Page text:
It’s kind of tough to try and review a film that you’ve seen more times than you can remember and attempt to stay even slightly objective, so let me just say right off the bat that this will be juuuuust a tad biased. In fact, the year that The Crow came out, I decided that, even though I was 15 years old, I was going trick or treating as Eric Draven. Sure, there were a lot of “Aren’t you a little old for this?” comments, and even one guy who thought I was Alice Cooper, but damn it, I loved the movie too much to not don a pair of pleather pants,a tight black shirt, and a black wig. Now, even though I’m a fan, I won’t sit here and argue that the movie is absolutely perfect. There are a few performances that I’m not super fond of, most notably Bai Ling as Myca. Luckily she’s not in the film very much, but even to this day, her performance makes me cringe a little.
Obviously, The Crow is most widely known for being the film that Brandon Lee unfortunately died while filming. We can only speculate what would have become of his career, and whether or not this film would have truly been a breakthrough for him, but it was definitely a gigantic step up from movies like Showdown in Little Tokyo and Rapid Fire. What’s interesting to me, though, is the way that Lee’s death makes this movie something more than what it would have otherwise been. It’s a dark and haunting film as is, but with the knowledge the he was accidentally killed on set hanging over it, it adds an extra layer to the film. Of course, everyone would have rather had him live to see the film be as successful as it has been, and to be able to marry his fiancée (their wedding date was a week after filming was due to be completed), but there’s something about that tragedy that hangs over every second of the film, especially given the story. On a purely selfish note, I’d like to think that, had he lived, we would have been spared all of the awful sequels (at least the Rob Zombie one never happened). Of course, the film world being what it is, there’s a reboot of the original in the works, but seeing as how one of the writers is Nick Cave, I’m slightly optimistic about this one. Fingers crossed.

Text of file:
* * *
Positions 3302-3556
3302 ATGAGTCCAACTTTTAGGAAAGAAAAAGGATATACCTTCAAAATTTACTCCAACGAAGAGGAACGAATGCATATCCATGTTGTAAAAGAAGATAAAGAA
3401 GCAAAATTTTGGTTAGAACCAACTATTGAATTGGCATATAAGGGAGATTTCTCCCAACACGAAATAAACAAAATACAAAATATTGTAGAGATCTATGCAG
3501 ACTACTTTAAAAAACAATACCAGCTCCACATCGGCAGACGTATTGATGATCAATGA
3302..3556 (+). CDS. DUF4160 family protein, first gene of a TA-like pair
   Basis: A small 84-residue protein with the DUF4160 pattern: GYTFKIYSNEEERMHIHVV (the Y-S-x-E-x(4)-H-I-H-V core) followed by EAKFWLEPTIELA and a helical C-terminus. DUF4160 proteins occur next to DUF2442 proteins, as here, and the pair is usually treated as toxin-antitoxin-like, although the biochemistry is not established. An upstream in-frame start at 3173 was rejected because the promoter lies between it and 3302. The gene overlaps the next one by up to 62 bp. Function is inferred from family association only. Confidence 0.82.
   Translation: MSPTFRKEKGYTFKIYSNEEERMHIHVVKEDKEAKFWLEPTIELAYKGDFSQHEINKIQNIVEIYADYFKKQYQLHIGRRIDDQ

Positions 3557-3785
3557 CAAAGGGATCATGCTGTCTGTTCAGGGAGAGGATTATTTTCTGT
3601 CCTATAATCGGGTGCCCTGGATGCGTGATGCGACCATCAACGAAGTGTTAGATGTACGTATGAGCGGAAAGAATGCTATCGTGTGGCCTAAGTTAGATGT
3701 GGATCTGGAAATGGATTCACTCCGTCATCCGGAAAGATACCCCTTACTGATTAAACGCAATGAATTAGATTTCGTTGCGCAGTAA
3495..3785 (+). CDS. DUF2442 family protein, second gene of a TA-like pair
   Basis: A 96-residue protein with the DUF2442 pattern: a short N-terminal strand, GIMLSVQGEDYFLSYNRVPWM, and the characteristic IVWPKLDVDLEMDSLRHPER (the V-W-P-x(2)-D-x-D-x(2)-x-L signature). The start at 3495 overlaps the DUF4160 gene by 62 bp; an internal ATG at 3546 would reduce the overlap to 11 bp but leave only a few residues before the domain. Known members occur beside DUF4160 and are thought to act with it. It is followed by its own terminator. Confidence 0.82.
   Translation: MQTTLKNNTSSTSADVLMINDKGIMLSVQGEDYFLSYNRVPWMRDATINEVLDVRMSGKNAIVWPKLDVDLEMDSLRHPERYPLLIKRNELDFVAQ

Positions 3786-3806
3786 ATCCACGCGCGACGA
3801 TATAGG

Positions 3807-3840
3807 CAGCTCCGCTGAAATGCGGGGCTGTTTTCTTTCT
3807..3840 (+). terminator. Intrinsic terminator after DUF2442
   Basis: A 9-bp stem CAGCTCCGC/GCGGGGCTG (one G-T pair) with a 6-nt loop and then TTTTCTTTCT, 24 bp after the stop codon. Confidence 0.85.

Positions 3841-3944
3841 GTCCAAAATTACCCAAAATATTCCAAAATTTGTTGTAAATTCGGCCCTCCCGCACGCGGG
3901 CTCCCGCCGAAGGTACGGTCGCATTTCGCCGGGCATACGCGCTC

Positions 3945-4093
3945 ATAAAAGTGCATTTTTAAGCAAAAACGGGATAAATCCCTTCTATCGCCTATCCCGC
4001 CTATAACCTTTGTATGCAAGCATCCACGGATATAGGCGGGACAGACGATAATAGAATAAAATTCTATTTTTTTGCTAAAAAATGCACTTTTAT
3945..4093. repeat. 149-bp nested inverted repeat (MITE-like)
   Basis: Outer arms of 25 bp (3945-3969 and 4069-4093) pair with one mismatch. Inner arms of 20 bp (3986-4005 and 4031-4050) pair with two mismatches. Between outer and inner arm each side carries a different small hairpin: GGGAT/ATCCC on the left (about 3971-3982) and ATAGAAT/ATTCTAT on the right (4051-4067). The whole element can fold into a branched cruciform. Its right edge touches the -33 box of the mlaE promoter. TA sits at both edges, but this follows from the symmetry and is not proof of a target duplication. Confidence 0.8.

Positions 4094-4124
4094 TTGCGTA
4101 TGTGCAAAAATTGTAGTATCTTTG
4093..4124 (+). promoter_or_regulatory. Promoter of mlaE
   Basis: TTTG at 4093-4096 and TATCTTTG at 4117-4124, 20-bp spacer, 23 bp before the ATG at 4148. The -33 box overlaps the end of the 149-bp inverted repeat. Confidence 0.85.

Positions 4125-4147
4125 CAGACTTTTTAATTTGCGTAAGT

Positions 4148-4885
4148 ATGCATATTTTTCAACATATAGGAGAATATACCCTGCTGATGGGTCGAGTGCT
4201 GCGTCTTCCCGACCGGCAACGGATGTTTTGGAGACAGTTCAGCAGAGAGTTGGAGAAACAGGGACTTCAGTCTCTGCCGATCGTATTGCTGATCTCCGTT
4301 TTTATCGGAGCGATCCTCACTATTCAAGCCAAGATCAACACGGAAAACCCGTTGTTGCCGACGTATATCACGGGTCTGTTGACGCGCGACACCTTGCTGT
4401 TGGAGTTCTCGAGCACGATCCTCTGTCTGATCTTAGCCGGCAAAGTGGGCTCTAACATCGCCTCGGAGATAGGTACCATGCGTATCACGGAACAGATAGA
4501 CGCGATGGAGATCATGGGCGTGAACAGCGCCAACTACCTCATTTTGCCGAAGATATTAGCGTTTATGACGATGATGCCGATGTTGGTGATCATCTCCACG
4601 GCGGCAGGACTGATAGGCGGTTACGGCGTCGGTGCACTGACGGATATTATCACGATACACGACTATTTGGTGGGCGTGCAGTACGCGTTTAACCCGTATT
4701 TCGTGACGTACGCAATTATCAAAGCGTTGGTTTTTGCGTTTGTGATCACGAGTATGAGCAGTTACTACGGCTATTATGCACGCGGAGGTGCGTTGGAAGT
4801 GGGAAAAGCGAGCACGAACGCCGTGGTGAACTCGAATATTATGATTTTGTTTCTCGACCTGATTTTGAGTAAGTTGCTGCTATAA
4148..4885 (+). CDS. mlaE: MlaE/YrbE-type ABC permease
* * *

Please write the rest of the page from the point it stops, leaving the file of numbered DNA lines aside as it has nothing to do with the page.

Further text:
Having been a fan of the comic book before the film was released, I was, of course, nervous about how the film wold come out. Up to this point, Hollywood didn’t exactly have a great track record when it came to comic book adaptations (please see the 1994 Fantastic Four film that was never officially released), and this was much, much darker than any Marvel or DC fare. Ultimately, I think that the few changes that were made didn’t detract from the film at all, and really it stayed fairly true to the comic. Changing the names of a few of the characters and taking a little creative license with the storyline wasn’t enough to stop me from thinking that it is a really great adaptation (although I would have loved to have seen the Skull Cowboy), something that Hollywood wasn’t able to pull off again for a good while. In case you don’t believe me, watch Spawn, if you can.
One of the other key things to me that makes The Crow so good is the soundtrack. I really don’t think it’s possible to talk about this film without mentioning the music, and how great of a job it does at setting and matching the mood on screen. To this day, 22 years later, that soundtrack still stands up really well. Interestingly enough, Sofia Shinas (who plays Shelly in the film) was also a recording artist with an album out by that point, but if you fire up the ol’ Google machine to find her music, you’ll be quickly as glad as I am that they didn’t try to include any of her music. Sub-par Paula Abdul knockoff tunes just wouldn’t have packed quite the same punch as My Life with the Thrill Kill Kult. Also, how good is the Nine Inch Nails cover of Joy Division’s “Dead Souls”?! I digress.
The Crow will forever hold a place in my heart, not just because it’s a great film, not just because it has a great soundtrack, and not just because it’s the last chance we had to see someone really coming into his own as an actor. It holds that place because of all of those things combined, and more. It holds a place because I can clearly remember watching it one day on TNT, I must have been about 16, and during a commercial break I tried to take the trash outside as quickly as I could. Once I got around to the back of my house to the trash can, I could see that the movie had started again, and without fail, I could look through the window, and still know every single line that was being spoken. I won’t go so far as to call it a masterpiece or anything like that, but it really is a fantastic piece of dark, gritty, and, at it’s core, romantic film.